A new poll shows the Coalition Avenir Quebec (CAQ) government is even more popular now than when it was first elected.
Forty-six per cent of Quebecers would vote for the CAQ now, compared to only 37 per cent on election day, according to a new poll conducted by Forum Research and La Presse.
That’s close to a 10 point gain in eight months.
“Governments that are brand new, especially in places like Quebec, like the CAQ haven’t really had a chance to prove themselves or disappoint in that short amount of time, so it’s really good news eight months in,” said Luc Dumont, Forum Research general manager for the eastern division.
“But then again they may be riding off the aura of their campaign promises and what they’ve been doing which is focusing on the bigger, bigger issues that they talked about.”
The poll also found that the CAQ was most popular with voters between 55 and 64 years old and that Premier François Legault has a 51 per cent approval rating.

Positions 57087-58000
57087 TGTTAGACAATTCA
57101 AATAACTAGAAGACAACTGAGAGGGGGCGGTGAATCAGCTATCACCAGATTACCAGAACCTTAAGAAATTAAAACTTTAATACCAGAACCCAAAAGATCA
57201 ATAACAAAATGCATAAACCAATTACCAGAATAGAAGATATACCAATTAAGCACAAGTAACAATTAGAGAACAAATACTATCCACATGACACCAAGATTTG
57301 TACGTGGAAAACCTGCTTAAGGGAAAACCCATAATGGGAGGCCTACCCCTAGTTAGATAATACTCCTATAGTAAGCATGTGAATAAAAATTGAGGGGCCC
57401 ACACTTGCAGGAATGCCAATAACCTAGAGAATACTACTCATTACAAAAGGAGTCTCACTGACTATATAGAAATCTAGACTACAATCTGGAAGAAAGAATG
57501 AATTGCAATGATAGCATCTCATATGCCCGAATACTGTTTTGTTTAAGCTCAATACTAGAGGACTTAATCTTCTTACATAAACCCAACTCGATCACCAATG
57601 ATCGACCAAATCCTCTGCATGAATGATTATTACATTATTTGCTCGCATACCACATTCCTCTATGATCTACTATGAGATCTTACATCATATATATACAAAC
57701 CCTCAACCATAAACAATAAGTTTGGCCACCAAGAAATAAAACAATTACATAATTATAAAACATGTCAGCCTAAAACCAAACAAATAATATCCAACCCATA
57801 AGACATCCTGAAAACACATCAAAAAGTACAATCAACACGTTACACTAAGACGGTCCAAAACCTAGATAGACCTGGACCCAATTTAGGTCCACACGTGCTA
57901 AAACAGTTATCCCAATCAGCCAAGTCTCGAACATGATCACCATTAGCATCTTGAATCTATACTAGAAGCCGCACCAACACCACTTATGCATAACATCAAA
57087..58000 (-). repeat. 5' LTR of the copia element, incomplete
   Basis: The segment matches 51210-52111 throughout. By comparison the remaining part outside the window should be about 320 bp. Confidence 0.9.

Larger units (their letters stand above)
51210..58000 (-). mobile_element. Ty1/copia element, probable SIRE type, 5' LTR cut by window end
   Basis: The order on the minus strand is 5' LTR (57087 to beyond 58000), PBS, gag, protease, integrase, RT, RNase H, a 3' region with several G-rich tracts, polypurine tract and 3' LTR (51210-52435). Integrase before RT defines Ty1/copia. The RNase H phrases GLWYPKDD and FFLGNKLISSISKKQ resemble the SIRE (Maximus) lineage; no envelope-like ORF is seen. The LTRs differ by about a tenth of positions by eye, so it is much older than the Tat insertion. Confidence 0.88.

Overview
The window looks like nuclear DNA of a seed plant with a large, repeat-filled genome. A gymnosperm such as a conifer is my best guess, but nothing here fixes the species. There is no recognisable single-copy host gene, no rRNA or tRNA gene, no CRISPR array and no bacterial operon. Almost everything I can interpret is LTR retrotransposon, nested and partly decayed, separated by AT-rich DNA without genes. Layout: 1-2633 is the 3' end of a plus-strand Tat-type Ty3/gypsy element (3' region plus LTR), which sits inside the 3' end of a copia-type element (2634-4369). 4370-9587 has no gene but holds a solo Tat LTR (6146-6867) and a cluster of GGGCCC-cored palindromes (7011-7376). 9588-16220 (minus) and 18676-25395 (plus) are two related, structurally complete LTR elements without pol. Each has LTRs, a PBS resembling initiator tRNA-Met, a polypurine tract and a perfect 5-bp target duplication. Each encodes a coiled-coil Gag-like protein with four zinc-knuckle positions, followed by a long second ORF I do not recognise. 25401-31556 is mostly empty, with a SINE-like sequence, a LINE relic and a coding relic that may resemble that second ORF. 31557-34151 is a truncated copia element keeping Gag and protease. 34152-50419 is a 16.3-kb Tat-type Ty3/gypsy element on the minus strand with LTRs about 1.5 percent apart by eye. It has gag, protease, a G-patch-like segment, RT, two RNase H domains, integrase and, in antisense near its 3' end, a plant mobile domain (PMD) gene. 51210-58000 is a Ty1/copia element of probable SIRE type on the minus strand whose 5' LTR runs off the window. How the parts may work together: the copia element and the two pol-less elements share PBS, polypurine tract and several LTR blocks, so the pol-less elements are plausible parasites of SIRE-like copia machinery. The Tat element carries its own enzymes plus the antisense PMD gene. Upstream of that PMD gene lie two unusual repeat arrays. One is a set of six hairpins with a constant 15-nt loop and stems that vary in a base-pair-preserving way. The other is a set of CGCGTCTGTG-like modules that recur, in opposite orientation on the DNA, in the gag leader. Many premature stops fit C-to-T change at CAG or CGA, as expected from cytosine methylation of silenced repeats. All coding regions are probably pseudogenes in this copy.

Forum Research conducted the poll on June 11 and 12, but Dumont said he doesn’t think the poll results would be much different today after the closure motions over the weekend that forced the adoption of two controversial government bills — Bill 9 on immigration reform and Bill 21 on religious symbols.
“Those who support the CAQ kind of buy into that whole discourse ” he said.
The poll also found that the CAQ dominates in the Quebec City region and the north and south shores of Montreal, but on the island itself, the Quebec Liberal Party remains most popular.
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